The Yankees did have some opportunities to score against Scott Feldman earlier in the game — Feldman allowed six hits in eight shutout innings [/facepalm] — but Never Got The Big Hit, as the kids say. McCann’s leadoff single in the second was wasted by a strikeout and two fly balls. Back-to-back leadoff singles by Didi Gregorius and Drew in the third were wasted by a fielder’s choice, a strikeout, and a fly ball. McCann was erased by a double play following his leadoff single in the fourth.
Then, in the seventh, the Yankees were in business thanks to McCann’s third leadoff single of the night. Beltran followed with a double to right — he smashed the ball off the wall, one of those “he hit it so hard he held himself to a single” hits — to put runners at the corners with no outs. Greg Bird struck out, rather feebly too, then Chase Headley lifted a fly ball to shallow center. It wasn’t deep at all, and McCann isn’t running well these days, so Gomez threw him out at the plate despite making a poor throw that hopped about ten times. Blah. That was deflating.
In the end, the Yankees got just one run and it was all they needed thanks to Eovaldi. The offense continues to sputter though — they had six hits (all singles) and three walks (one intentional) in the game, which isn’t enough to win most of the time — and it’s something that needs to get fixed soon. The top three hitters in the lineup going 0-for-10 with three walks isn’t good enough and three hits by non-McCanns isn’t good enough either. The Yankees are averaging 3.21 runs per game in their last 19 games. Yikes.
For a very brief moment, exactly one plate appearance, Drew was hitting .200. Exactly .200 too, no rounding in either direction. He beat out an infield single in his first at-bat to get to .200, then grounded out next time out to ruin the fun. Drew went 1-for-3 on the night and is hitting .19878. He’s yet to finish a game with a .200+ batting average this season.
Andrew Miller replaced Eovaldi and pitched a scoreless ninth inning. He allowed a leadoff single to Evan Gattis but pinch-runner Jake Marisnick was erased on a strike ’em out, throw ’em out double play. After CC Sabathia’s injury shortened start Sunday, Eovaldi gave the bullpen a nice breather Monday.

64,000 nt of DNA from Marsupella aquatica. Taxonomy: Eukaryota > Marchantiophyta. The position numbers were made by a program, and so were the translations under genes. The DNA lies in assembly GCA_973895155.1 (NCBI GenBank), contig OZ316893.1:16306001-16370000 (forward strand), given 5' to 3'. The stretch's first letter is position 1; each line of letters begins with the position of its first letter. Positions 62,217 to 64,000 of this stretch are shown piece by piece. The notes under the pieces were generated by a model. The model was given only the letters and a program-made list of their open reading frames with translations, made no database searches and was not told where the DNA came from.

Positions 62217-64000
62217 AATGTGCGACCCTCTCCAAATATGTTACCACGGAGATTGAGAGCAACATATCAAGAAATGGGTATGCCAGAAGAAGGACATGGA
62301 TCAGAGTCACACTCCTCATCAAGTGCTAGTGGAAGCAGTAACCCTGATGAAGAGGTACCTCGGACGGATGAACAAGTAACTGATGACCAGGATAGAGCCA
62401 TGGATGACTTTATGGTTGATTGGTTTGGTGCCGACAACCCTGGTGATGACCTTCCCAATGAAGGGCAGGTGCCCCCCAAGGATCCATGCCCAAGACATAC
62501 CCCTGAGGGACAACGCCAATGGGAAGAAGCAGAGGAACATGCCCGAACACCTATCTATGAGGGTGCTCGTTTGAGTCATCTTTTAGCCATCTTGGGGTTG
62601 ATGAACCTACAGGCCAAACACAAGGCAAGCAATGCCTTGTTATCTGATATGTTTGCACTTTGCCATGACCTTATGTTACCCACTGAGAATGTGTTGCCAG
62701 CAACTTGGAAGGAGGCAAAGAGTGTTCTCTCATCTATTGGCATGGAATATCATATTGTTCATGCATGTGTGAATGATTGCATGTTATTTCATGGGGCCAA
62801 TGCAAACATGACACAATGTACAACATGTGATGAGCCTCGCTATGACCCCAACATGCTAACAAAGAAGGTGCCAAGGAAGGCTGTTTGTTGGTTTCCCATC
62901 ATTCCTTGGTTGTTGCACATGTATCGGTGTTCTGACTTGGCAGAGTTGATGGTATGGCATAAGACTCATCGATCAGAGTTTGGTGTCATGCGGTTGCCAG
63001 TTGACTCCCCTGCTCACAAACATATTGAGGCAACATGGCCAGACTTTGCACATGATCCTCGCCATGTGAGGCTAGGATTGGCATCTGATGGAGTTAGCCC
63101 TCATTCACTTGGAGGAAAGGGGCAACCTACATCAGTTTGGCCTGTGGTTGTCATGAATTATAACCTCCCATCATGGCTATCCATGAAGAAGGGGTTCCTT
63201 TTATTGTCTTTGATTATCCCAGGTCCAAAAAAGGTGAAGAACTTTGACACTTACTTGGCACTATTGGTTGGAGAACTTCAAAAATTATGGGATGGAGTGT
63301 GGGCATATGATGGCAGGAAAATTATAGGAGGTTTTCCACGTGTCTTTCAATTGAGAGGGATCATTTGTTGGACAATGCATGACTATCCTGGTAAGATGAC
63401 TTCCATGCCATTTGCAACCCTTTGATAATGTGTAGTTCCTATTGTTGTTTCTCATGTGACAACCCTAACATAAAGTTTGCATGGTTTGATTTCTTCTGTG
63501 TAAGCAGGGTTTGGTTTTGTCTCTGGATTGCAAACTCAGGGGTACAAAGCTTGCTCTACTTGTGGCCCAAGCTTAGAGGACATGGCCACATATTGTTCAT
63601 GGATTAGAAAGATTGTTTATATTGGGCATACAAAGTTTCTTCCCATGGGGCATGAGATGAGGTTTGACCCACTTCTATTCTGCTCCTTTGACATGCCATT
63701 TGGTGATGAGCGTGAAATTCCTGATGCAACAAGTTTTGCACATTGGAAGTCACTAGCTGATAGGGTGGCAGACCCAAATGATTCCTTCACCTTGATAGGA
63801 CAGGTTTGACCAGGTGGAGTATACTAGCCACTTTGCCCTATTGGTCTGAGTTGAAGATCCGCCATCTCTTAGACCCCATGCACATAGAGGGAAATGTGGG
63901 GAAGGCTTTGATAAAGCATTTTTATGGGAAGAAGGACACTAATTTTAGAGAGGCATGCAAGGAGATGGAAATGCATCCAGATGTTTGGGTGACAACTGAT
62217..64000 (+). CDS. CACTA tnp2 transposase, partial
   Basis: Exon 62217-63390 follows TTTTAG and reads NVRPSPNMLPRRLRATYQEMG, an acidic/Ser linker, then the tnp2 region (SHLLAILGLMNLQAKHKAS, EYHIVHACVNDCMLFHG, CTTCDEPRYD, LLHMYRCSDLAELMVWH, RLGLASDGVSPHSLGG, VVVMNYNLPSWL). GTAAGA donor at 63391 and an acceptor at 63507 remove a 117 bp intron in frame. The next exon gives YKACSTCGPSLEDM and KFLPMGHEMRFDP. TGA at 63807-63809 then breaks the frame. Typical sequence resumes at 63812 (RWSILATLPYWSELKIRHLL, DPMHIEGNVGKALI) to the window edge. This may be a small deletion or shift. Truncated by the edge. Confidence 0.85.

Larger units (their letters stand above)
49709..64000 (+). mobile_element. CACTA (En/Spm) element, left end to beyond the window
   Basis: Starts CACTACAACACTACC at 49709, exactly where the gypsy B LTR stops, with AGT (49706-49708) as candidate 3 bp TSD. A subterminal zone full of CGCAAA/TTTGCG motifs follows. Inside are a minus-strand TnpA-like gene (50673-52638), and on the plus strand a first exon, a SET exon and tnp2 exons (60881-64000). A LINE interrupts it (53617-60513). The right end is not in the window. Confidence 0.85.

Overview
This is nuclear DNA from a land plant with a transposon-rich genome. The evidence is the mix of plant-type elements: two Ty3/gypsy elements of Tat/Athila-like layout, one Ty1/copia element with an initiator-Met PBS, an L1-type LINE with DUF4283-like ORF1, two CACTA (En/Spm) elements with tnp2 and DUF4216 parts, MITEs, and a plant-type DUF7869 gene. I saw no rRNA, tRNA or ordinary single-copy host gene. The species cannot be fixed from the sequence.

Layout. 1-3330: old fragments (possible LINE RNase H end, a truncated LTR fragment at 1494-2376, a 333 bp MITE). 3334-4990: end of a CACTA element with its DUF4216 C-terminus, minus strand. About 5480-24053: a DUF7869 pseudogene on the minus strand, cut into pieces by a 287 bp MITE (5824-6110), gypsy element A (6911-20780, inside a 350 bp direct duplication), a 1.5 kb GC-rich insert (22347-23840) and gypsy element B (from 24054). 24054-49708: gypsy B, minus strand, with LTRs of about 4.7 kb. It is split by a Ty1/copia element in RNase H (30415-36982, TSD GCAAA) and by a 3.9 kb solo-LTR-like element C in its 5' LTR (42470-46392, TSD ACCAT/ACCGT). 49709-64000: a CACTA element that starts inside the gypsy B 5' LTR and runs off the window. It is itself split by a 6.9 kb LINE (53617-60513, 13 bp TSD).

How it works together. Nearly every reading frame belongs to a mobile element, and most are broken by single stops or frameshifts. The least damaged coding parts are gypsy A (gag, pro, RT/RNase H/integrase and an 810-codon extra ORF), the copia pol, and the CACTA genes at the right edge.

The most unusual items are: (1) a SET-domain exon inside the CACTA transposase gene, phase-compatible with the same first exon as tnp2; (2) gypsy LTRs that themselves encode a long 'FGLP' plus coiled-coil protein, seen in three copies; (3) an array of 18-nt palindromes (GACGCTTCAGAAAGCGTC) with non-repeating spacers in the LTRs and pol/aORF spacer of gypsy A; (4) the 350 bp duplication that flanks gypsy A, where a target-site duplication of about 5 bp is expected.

Mark Teixeira made an appearance! Well, sorta. He was on deck to pinch-hit for Bird when Beltran hit the walk-off sac fly. Teixeira has not played since fouling a ball of his leg a week ago. That he was available to pinch-hit is a good sign. Progress.
And finally, Beltran played in his 1,000th AL game Monday night. He is the sixth player to play 1,000 games in each league, joining Frank Robinson, Vlad Guerrero, Dave Winfield, Bob Boone, and Fred McGriff. Pretty cool.
Box Score, WPA Graph & Standings
Here are the box score and video highlights for the game. Here are the updated standings and postseason odds for the season. Also check out our Bullpen Workload and Announcer Standings pages, because they exist. Here’s the win probability graph:
The Yankees and Astros continue this three-game set with the middle game Tuesday night. Ivan Nova and Dallas Keuchel is the scheduled pitching matchup. Keuchel’s a tough assignment for a struggling offense. Head over to RAB Tickets if you want to catch that game or Wednesday’s series finale at Yankee Stadium.